Alex McNall potentially shared life-saving convalescent plasma when he gave blood in Janesville last week. Plasma from recovered COVID-19 patients has been shown to be effective in treating some COVID-19 patients, but the demand is far greater than the supply.


Alex McNall has donated blood four times since March, most recently at a Red Cross blood drive in Janesville earlier this month.

This last time, he hopes he has something extra to give, something that is in high demand by hospitals for treatment of COVID-19 patients.

The 21-year-old Carthage College junior had COVID-19 in October.

In August, the U.S. Food and Drug Administration authorized emergency use of antibodies in the plasma of people who have recovered from the virus—known as convalescent plasma—to treat hospitalized COVID-19 patients.

“Right now, I’m waiting to hear if I do have the antibodies,” McNall said. “Knowing that I can possibly help someone else can make a positive out of a negative situation.”

The Red Cross tests blood, platelets and plasma donations for COVID-19 antibodies to identify people who might qualify to be convalescent-plasma donors.

Mark Mounajjed, an infectious-disease doctor with Mercyhealth, said he has used convalescent plasma in the past.

But he cited a study published in the New England Journal of Medicine in November showing that patients with severe COVID-19 were not helped by the antibodies.

He called results of the recent study disappointing and said convalescent plasma “clearly doesn’t work that well.”

Alison Schwartz, an infectious-disease doctor with SSM Health, called convalescent plasma “one of the tools in our tool kit” for hospitalized patients.

“It is something we are still learning about,” Schwartz said. “We know, based on all the data, that it is generally safe. But not every patient may be a candidate for it.”

Demand up for plasma

Still, blood centers are feeling the demand.

Requests from hospitals for convalescent plasma rose significantly toward the end of October and into November, said Amanda Hess of the Mississippi Valley Regional Blood Center.

Demand has risen along with the number of hospitalized COVID-19 patients.

“We have been having a hard time keeping up with it,” Hess said. “We have been importing it from other blood centers to meet the demand. We are working to spread the word about the need.”

The Mississippi Valley Regional Blood Center provides blood to SSM Health hospitals in the area, including Janesville.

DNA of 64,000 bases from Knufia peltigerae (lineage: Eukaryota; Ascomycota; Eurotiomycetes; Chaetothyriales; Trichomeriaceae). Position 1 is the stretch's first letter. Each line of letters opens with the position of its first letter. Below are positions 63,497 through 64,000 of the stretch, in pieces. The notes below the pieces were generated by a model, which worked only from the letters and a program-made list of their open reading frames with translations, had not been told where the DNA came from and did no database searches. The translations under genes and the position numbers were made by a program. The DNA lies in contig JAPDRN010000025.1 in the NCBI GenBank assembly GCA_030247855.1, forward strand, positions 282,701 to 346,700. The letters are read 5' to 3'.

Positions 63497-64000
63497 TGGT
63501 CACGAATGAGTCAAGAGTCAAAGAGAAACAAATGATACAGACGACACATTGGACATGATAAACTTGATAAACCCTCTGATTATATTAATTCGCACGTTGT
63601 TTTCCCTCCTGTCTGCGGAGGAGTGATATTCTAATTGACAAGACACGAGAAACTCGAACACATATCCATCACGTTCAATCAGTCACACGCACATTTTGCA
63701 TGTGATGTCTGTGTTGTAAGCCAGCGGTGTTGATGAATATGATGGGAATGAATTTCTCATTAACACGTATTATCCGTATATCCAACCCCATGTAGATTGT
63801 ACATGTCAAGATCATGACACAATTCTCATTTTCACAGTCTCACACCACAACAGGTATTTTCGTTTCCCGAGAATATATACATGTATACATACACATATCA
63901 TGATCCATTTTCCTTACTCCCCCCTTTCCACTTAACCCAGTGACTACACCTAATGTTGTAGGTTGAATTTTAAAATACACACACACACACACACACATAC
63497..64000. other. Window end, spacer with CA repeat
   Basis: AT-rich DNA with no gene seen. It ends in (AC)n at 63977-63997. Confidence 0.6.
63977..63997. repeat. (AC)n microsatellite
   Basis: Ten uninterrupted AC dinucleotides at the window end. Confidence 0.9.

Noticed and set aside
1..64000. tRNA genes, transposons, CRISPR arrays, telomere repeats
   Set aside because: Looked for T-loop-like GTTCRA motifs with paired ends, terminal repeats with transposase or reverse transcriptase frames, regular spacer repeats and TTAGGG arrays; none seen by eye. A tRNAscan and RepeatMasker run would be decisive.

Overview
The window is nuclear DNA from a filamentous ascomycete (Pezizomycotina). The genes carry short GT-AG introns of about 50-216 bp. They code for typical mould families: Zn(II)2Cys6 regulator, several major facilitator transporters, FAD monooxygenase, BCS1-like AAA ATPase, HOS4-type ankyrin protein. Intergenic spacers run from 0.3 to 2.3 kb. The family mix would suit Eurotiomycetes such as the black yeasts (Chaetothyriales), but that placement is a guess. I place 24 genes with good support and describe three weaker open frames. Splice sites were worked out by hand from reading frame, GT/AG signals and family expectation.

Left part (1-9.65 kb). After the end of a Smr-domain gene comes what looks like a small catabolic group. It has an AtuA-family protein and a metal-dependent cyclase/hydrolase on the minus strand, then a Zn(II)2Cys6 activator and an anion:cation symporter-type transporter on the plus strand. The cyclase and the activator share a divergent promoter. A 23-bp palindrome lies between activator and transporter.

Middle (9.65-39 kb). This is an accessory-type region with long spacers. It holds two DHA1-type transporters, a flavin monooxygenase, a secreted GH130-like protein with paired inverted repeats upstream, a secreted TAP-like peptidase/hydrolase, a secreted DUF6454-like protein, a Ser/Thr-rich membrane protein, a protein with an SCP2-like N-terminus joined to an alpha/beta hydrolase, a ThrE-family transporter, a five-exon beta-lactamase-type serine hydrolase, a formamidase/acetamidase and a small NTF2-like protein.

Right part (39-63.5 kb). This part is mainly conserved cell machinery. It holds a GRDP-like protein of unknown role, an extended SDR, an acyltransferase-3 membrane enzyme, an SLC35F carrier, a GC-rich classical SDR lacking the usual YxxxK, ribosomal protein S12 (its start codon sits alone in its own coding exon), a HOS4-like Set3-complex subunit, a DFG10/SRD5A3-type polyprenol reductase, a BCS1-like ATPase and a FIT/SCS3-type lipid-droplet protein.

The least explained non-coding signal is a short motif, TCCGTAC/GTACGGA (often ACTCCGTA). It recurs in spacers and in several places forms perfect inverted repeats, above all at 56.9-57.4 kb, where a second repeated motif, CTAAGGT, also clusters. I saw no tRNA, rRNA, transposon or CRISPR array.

“It’s important for people to understand this is still an investigational treatment,” Hess said. “There simply is not enough data through clinical trials. But it is one of only a few options doctors have, which is driving the demand.”

Laura McGuire of the American Red Cross in Madison said it is important that COVID-19 patients have access to all treatment options, including convalescent plasma.

“The Red Cross has a critical need for convalescent plasma,” McGuire said. “An increase in COVID-19 hospitalizations has caused the Red Cross to distribute a record number of convalescent plasma products in the past month, leading to a shortage of types AB and B plasma.”

McGuire encouraged all people, not just those who have had COVID-19, to give blood during the pandemic to ensure there are no shortages.

She called the blood supply “sufficient right now.”

However, blood is a perishable product with a shelf life of only 42 days, she said, and platelets have a shelf life of only five days.

McGuire said safety measures are in place for blood donors.

Each Red Cross blood drive and donation center “follows the highest standards of safety and infection control,” she said.

A rough time

McNall does not know how he got infected.

“I was always careful with whom I hung around with,” he said. “But it is easy for people not to know they have it. There are a lot of asymptomatic cases.”

He became sick with bad body aches, shortness of breath and fatigue during the second week of October.

He woke on a Monday with a fever of more than 101. The next day, he drove home to Janesville from Kenosha, where he attends college, and received word that his COVID-19 rapid test was positive.

“I didn’t stop anywhere,” McNall said. “I went straight to my room, where I stayed for the next 10 days.”

He called the time “pretty rough.”

“The hardest part was the isolation,” McNall said. “My family was supportive, but there was only so much they could do because I didn’t want them to get sick.”

Still, he believes he was fortunate.

“I know there are people in the hospital and on ventilators,” McNall said. “I want to do anything I can to help out.”

Anna Marie Lux is a human interest columnist for The Gazette. Call her with ideas or comments at 608-755-8264 or email amarielux@gazette xtra.com.